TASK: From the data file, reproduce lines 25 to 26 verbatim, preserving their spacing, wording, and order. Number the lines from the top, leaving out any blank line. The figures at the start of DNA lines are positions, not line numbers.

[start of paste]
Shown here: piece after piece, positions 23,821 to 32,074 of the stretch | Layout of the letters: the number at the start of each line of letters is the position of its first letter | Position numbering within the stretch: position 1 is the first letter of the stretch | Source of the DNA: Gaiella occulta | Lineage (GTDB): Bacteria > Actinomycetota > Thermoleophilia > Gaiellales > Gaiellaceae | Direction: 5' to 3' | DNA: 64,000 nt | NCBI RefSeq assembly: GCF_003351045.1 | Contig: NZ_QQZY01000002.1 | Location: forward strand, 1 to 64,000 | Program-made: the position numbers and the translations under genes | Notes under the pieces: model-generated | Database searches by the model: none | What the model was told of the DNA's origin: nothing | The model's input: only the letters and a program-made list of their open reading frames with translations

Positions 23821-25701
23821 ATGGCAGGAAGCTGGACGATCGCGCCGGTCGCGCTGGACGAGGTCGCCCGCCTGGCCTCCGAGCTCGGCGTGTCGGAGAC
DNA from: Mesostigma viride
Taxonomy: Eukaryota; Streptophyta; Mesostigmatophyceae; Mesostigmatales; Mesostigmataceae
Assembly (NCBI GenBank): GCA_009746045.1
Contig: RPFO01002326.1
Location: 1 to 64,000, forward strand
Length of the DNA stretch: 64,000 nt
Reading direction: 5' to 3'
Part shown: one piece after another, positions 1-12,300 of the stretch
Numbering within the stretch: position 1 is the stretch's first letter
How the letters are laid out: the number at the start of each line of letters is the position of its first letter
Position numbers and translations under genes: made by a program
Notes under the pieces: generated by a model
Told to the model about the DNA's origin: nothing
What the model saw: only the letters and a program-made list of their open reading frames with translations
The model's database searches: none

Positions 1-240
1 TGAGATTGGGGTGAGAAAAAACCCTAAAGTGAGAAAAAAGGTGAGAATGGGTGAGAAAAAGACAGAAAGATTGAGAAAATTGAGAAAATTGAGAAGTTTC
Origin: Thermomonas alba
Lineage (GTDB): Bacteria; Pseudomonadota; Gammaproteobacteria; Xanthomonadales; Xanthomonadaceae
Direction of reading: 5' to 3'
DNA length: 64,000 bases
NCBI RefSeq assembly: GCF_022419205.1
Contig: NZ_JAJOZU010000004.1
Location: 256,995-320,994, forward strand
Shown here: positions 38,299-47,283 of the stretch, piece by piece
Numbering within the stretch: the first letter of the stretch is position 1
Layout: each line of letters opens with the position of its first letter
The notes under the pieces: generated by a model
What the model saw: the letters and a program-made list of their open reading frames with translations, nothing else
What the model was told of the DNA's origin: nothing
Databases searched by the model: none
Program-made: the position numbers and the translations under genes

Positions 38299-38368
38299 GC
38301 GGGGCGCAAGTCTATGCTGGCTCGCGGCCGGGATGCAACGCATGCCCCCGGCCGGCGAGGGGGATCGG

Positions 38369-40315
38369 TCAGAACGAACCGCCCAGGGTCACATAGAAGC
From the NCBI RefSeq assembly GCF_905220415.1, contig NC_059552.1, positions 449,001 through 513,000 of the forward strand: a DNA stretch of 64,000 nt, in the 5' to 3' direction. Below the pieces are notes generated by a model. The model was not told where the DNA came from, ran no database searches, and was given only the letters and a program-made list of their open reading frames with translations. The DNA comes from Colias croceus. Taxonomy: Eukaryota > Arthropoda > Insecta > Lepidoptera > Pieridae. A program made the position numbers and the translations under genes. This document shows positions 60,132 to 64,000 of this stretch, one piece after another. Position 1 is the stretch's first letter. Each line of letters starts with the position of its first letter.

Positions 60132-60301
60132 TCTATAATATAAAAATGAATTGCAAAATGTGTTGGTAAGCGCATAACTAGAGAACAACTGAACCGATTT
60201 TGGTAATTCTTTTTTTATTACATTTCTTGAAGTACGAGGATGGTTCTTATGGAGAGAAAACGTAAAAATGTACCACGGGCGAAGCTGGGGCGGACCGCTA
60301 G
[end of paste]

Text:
NCBI RefSeq assembly: GCF_022419205.1
Contig: NZ_JAJOZU010000004.1